Further Information, please contact:

Dr Simon Darcy, University of Technology, Sydney – 61 2 9514-5100

Bruce Cameron, Easy Access Australia –

Web Portal Front Page

Peace through Tourism Course Launched

Saturday, June 28th, 2008

Peace through Tourism Course Launched

World Leisure International Centre of Excellence logo

While I have not reviewed the final curriculum I did contribute in the research phase of this promising new course:

At the 4th IIPT African Conference, May 20th – 25th 2007, Kampala, Uganda, a course on Peace through Tourism was launched, discussed and enthusiastically received by the international community. WICE – World Leisure International Centre of Excellence at Wageningen University, The Netherlands – developed this course; course director is Dr Jan te Kloeze.The course is an initiative aiming to consolidate the concept of Peace through Tourism. It is open to external participants, members of institutions interested in the subject, and tourism and peace policy makers.

The course – duration 4 weeks – is divided in four thematic units:

1. Sustainable tourism and the world today;
2. Theory of peace making and peace keeping in a national and international context;
3. The role of tourism in promoting international understanding;
  4. Tourism and community development: tourism as an agent for poverty reduction.

Peace through Tourism Course Launched
A trans-interdisciplinary approach is used to outline the potential of tourism as a peace tool. Lecturers from WICE together with international academics, carefully selected from the WICE world wide network of renowned experts are giving the lectures.

The classes will take place at Wageningen University in the Netherlands. When certain conditions are met, the course can be given in other guest countries too.

Costs and fees: € 3,770.—[including living costs, travel costs, and fee; fee only: € 1,750.–].

About World Leisure International Centres of Excellence (WICE)
In 1988 the Association began exploring the concept of a truly international post-graduate programme in leisure studies. Ultimately this led to the creation of a framework for the World Leisure International Centres of Excellence (WICE). The purpose was to provide an unique opportunity whereby postgraduate students from countries around the world and international leisure specialists come together in one location for a two-year program leading to a graduate degree.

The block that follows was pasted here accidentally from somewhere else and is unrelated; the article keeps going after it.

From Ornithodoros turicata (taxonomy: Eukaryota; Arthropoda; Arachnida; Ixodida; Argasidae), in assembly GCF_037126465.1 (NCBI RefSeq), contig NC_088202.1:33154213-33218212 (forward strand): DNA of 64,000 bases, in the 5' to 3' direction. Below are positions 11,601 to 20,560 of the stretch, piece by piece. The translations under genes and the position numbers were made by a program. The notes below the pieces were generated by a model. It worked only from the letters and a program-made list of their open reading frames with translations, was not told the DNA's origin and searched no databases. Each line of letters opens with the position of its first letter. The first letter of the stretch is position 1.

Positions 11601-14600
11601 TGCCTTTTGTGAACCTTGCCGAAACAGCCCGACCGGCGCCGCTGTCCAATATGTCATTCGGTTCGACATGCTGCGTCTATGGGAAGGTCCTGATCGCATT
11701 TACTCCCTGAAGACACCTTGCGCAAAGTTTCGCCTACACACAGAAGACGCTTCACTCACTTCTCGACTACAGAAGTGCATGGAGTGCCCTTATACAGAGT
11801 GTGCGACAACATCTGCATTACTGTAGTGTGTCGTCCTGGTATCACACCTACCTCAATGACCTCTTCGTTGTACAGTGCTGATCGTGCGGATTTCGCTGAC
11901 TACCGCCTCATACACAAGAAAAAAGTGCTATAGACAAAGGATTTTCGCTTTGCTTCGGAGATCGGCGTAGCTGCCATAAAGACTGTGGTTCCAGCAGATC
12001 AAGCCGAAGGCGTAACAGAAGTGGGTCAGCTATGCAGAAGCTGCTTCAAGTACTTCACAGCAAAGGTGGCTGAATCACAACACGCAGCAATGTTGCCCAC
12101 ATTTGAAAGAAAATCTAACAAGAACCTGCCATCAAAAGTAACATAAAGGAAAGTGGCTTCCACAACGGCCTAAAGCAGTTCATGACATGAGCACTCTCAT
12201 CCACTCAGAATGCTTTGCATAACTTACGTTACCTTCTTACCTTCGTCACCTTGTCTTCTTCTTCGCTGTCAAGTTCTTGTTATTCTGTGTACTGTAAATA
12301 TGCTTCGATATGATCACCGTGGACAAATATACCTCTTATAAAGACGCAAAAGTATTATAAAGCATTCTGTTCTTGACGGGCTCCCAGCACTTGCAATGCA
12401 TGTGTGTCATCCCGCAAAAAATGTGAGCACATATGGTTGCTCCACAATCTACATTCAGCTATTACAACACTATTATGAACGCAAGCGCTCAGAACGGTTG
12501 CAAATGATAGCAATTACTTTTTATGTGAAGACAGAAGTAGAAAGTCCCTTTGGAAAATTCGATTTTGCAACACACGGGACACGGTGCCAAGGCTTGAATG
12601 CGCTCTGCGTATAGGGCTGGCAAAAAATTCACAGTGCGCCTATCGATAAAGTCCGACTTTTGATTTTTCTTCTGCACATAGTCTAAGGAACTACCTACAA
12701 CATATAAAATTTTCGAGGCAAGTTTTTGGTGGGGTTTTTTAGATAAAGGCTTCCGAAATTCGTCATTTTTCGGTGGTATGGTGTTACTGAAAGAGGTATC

The first such program was established in The Netherlands in 1992, with substantial support from the Dutch government. Today, through a contract with Wageningen University, a leading international institution in Holland, the WICE program gives students access to the resources of the University and at the same time provides instruction and consultation through a visiting faculty of 40 professors in any given year. Up to 25 students are admitted each year. Students completing the program receive a M.Sc. degree in Leisure and Environments. Many of the graduates have gone on to occupy senior leadership positions in their home countries.

A WICE Advisory Panel, responsible to the World Leisure Board, reviews and advises on existing programmes and new initiatives. For more information, visit

Accessibility Improves in New Zealand Tourism

Wednesday, June 11th, 2008
The Department of Conservation (DOC) on the West Coast of the South Island of New Zealand is sitting up and taking notice of access tourism. Knights Point 1.JPG DOC manages more than 1.9 million hectares ... [Continue reading this entry]

Alaska by Kayak – and Wheelchair

Sunday, June 8th, 2008
Alaksa tests the language of comparatives and scrambles metaphors: "Land of the Midnight Sun," "the No-See-Ums are so big you can see them." From May 25 to 30, 2008 I was invited to tour Glacier Bay ... [Continue reading this entry]